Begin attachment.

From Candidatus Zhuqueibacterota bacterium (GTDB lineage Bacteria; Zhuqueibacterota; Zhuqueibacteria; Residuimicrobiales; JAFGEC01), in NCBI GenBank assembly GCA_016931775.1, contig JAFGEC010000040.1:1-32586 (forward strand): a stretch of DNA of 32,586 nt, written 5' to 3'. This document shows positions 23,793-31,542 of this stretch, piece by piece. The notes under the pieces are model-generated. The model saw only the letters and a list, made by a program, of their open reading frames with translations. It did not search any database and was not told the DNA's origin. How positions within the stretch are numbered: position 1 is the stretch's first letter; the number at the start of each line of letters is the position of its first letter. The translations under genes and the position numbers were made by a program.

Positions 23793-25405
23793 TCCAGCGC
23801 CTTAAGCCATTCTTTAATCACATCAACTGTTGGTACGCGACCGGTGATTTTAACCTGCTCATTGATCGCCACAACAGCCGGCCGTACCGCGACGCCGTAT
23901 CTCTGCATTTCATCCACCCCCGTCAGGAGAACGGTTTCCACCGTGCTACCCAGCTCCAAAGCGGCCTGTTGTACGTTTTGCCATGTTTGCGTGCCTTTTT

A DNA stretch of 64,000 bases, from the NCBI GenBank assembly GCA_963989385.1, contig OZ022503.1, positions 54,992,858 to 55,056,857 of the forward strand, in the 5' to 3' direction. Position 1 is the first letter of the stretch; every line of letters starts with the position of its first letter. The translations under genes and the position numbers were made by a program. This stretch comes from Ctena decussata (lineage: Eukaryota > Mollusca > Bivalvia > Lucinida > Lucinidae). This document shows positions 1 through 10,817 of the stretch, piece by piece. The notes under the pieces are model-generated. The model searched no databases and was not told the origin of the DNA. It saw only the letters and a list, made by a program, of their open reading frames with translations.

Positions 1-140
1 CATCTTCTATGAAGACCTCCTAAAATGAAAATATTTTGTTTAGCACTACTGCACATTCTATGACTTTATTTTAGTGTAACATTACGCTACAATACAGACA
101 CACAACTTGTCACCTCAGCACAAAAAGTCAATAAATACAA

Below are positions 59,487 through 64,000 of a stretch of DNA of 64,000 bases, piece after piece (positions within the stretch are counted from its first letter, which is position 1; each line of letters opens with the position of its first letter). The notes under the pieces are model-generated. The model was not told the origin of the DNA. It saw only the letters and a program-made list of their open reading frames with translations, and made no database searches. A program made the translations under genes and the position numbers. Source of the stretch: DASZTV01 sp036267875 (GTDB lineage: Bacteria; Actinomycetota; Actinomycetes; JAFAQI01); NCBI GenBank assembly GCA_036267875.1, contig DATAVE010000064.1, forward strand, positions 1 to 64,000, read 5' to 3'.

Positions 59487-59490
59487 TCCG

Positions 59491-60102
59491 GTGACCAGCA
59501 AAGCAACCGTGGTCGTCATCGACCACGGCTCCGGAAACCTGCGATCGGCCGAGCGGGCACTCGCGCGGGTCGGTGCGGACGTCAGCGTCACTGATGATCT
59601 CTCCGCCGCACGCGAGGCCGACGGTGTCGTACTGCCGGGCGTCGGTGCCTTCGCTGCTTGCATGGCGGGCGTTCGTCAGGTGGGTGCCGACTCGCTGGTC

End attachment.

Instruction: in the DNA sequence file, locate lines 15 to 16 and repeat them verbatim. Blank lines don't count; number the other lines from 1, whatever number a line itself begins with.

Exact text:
59501 AAGCAACCGTGGTCGTCATCGACCACGGCTCCGGAAACCTGCGATCGGCCGAGCGGGCACTCGCGCGGGTCGGTGCGGACGTCAGCGTCACTGATGATCT
59601 CTCCGCCGCACGCGAGGCCGACGGTGTCGTACTGCCGGGCGTCGGTGCCTTCGCTGCTTGCATGGCGGGCGTTCGTCAGGTGGGTGCCGACTCGCTGGTC